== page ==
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Tokyo Ghoul & Bleach's Main Monsters Secretly Share the Same Origin

In the popular manga series Tokyo Ghoul and Bleach, the primary villains of the stories are supernatural entities known as ghouls and hollows respectively. As with many supernatural beings, humans are their primary source of sustenance. As such, they are intimately bound to the human world, whether they like it or not. But while supernatural beings derive from a multitude of events and consequences, the ghouls and hollows of these two stories are created through the same grim process.

Of course, ghouls and hollows are not the same. While the origin of ghouls is not clear, it is understood that they are human-like beings that evolved into their current form from a mutation of Rc cells found in all humans. Ghouls have a significantly higher number of Rc cells than humans, which gives them a number of non-human attributes. The most worrisome is the kaguna. The kaguna is a special organ in ghouls, and ghoul hybrids, that can manifest into an appendage such as a tentacle or claw. Ghouls generally use their kaguna while fighting or during the hunt for food.

Related: Bleach: A Soul Reaper's Werewolf Form Is Holding Back His True Power

The origin of the hollows is much clearer than that of the ghouls. Primarily, Bleach's hollows are the spirits of deceased humans that do not cross over into the afterlife so that they can, in effect, complete their personal "mission." These missions are unique to the individual - such as the human’s dying wish to get vengeance against another - however the longer a spirit stays among the living, the more its ability to remain true to its mission decreases. If they cannot complete the task that kept them in the human world within an allotted time, they lose their heart and warp into evil creatures whose main desire is to replace the emptiness they feel.

Despite their differences, most ghouls and hollows share one common characteristic of origin. Both tend to come into existence under tragic circumstances. That is, most people do not wake up one day and desire to be a ghoul or hollow. They do not voluntarily choose to be the entities they are. Rather, they are brought into existence without their explicit agreement. In many cases, they are "turned" against their will. Moreover, once turned neither a ghoul nor a hollow is given many options to exist under happy or positive circumstances. A ghoul’s historic need to eat human flesh, or the flesh of another ghoul, to survive means that they had to either kill humans, eat humans who had already died, eat their own kind, or purchase a human flesh alternative. Similarly, a hollow’s need to consume the souls of the living, the dead, or another hollow means that, like a ghoul, they deal with death or the near-death of others.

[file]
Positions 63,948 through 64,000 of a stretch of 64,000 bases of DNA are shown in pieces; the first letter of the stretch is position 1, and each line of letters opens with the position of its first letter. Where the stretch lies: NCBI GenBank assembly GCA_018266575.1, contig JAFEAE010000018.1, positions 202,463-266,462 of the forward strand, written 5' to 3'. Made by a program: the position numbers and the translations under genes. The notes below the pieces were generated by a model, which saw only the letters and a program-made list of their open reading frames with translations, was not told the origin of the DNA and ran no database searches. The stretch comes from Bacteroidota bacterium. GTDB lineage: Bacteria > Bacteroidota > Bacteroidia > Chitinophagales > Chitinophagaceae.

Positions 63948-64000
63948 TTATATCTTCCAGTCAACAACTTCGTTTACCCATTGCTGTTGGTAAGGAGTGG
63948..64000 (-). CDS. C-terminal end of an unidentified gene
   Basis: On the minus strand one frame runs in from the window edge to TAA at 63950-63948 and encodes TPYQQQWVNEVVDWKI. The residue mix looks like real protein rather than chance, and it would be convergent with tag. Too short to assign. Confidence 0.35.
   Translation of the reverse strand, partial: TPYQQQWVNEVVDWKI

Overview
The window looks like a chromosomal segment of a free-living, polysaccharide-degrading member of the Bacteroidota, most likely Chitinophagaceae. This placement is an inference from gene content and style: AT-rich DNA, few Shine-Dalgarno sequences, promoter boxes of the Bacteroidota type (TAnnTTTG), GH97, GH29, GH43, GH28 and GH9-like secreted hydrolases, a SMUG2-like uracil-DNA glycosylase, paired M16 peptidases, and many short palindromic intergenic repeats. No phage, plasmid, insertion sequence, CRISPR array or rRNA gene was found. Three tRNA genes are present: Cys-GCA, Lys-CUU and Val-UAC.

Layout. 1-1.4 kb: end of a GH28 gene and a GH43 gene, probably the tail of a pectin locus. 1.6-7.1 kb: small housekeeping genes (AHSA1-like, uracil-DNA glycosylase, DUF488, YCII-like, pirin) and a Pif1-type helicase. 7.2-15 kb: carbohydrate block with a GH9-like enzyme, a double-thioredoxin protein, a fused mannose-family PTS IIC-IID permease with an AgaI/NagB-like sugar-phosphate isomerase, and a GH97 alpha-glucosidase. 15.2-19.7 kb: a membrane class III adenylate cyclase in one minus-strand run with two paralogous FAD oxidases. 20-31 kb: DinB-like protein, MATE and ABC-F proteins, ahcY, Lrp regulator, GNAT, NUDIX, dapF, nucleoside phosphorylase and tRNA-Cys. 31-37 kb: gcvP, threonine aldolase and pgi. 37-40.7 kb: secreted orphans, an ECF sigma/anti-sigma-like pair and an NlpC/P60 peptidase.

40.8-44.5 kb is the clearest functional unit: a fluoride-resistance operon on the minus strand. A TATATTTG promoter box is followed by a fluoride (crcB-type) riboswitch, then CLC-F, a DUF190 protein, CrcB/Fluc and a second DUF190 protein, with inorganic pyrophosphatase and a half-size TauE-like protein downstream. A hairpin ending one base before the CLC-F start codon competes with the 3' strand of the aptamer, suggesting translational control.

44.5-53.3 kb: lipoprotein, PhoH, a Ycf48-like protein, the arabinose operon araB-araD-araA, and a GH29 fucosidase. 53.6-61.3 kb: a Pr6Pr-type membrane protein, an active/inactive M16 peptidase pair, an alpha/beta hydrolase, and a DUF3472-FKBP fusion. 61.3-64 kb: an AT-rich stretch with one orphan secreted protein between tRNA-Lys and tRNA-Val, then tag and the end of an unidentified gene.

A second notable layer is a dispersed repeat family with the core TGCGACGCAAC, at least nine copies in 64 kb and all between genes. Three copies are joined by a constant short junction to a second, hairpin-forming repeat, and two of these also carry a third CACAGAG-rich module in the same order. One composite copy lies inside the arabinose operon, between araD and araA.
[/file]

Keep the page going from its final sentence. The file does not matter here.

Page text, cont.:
As such, ghouls, and hollows tend to share a deep despair, as well as a discernible level of contempt for others. While some have exhibited positive mindsets and personalities, most are evil. It's fascinating that in creating their central threats, Tokyo Ghoul and Bleach both speak to the radical pain of being ostracized from humanity, focusing on creatures who - unlike, for example, vampires - despise their own existence and become dangerous in their attempt to violently reclaim what they've lost. Considering their creation and existence, it is not hard to see how the ghouls of Tokyo Ghoul and the hollows of Bleach might be seen as two sides of the same coin - created by tragedy, united in despair.

Next: Tokyo Ghoul’s Ken Kaneki vs. Michael Morbius, Who Wins in a Fight?

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